I will use Simplicity Blog to report on progress … 6 months sounds a long time in some ways but awfully close in others. Annie will be reporting more fully on our training regime and progress on her own Blog - details to follow.

The longest distance we’ve run to date is 7 miles so between 26 and 27 miles seems a long way …

Watch this space.

Wednesday, October 22, 2008

Tom Peters backs Barack Obama

I was delighted to discover on U Tube that my management guru Tom Peters is supporting Barack Obama in the forthcoming US Presidential Election.

Tom’s speech is in three parts at these links

Part 1

Part 2

Part 3

It is a typically passionate speech from Tom. He tells us this is the first time he given a political speech in his 66 years. That’s sounds a pretty symbolic statement of how strongly he feels the need for US citizens to elect Mr Obama in November.

I am not knowledgeable enough of US politics to say who is the best candidate but I agree with every word in Tom's speech.

Sunday, October 19, 2008

Resilience Report

My good friend J Kannan kindly sent me a copy of an interesting report from booz&co suggesting we should not panic and instead maybe take a calmer view about the current financial crisis gripping the world.

If you would like to read the full report click here

As a self confessed non-expert in all this stuff my own take is that it's great to see the advice is not to hit the 'panic' button but to see this as a time of measured reflection, learning and opportunity.

I am an eternal optimist and whilst I can see there are going to be some really traumatic job losses around the world it may be this is the shock that was needed to metaphorically 'stop the world for a while' and give us all time to reflect.

Thursday, October 16, 2008

Variety or Familiarity?

One of the things I wanted most when I left my NHS career four years ago was more variety in my work.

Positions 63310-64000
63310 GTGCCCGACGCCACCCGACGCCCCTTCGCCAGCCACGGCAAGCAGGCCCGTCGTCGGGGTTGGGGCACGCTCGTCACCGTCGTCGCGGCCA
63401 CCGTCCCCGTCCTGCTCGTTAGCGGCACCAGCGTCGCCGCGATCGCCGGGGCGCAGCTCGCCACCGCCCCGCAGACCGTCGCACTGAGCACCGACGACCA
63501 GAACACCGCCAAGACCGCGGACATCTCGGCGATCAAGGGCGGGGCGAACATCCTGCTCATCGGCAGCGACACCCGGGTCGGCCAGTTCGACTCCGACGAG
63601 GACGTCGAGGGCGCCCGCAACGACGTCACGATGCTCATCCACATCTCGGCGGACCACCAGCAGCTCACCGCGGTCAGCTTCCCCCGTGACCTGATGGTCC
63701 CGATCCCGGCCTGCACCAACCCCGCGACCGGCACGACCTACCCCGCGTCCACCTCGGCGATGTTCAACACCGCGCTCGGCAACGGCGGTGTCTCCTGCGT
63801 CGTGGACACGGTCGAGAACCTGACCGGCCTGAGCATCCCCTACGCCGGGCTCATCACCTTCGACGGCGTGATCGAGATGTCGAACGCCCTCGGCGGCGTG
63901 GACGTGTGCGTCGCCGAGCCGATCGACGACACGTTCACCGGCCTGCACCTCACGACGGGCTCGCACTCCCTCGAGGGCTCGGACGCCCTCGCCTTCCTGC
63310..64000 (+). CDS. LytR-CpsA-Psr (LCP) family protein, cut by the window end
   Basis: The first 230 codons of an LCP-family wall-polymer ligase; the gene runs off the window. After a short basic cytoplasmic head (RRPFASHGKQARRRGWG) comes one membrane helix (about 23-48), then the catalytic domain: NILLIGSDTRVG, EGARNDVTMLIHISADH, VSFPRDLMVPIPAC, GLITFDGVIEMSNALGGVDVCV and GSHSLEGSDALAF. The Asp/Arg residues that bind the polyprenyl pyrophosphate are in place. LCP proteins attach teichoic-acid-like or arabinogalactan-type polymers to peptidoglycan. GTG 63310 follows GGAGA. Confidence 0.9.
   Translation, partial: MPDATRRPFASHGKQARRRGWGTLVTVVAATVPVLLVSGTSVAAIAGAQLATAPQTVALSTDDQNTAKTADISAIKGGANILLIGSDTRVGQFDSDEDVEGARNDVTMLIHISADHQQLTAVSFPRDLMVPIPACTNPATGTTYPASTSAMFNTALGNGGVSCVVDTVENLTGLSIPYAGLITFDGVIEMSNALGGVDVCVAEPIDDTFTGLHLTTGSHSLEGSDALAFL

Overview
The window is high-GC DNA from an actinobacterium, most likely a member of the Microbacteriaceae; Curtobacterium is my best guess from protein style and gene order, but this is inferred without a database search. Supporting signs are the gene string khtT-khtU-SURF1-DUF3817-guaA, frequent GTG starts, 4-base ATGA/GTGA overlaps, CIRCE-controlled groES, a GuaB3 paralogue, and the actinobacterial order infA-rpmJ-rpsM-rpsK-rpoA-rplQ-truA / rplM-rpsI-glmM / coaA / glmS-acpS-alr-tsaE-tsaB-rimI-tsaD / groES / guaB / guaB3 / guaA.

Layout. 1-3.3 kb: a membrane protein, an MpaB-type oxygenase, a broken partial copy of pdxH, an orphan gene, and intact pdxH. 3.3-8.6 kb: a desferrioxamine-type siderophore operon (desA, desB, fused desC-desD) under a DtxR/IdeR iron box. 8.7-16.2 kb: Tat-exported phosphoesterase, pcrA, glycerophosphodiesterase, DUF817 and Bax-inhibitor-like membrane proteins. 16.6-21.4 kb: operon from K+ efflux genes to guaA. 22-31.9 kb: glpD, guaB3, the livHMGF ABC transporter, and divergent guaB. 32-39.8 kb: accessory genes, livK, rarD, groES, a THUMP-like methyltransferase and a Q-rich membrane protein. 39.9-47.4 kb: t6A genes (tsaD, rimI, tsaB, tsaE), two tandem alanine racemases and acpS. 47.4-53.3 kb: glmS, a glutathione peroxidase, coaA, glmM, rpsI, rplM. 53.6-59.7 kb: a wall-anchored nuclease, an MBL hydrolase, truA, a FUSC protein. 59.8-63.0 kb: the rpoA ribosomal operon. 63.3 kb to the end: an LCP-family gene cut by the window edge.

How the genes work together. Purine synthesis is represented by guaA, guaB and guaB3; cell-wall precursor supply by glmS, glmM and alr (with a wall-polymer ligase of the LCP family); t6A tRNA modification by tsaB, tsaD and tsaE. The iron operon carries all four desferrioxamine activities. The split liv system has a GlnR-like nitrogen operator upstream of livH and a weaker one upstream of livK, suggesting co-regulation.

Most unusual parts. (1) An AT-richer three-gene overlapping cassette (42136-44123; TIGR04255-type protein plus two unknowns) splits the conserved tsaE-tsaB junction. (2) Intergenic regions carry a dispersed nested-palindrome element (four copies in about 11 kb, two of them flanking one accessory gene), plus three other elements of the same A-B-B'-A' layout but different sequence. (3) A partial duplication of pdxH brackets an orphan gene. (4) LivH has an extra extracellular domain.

This week has been a pretty varied week.

  • Sunday evening drove up to Newcastle to prepare for all day Monday session when I was one of 11 facilitators at an event run by the Department of Health.

  • Monday evening drove back to Birmingham for a meeting at 7.30 pm

  • Tuesday drove to Birmingham to perform a couple of drama sketches with Annie at a national conference on out of hours emergency medical care. This was followed by delivering three consecutive 45 minute workshops on team development to a total of 60 of the delegates attending the conference

  • Wednesday drove up to Liverpool to deliver a workshop to GP front line staff on Exceptional Customer Care

  • Thursday was a day in Leicester working in a healthcare organisation assisting them to develop a new communications and engagement strategy.

That’s well over a thousand miles on the road; 5 completely different ‘jobs’ in five days; for five completely different clients.

Though it is not usually QUITE as varied as this, the above schedule is not an unusual spread of activity in a typical week for me. I simply couldn’t stand working in a job nowadays with a rigid job description that restricts my personal horizons. Anyone can make more of a job that has limited scope on paper, by attitude of mind but I just love the real variety I’ve discovered.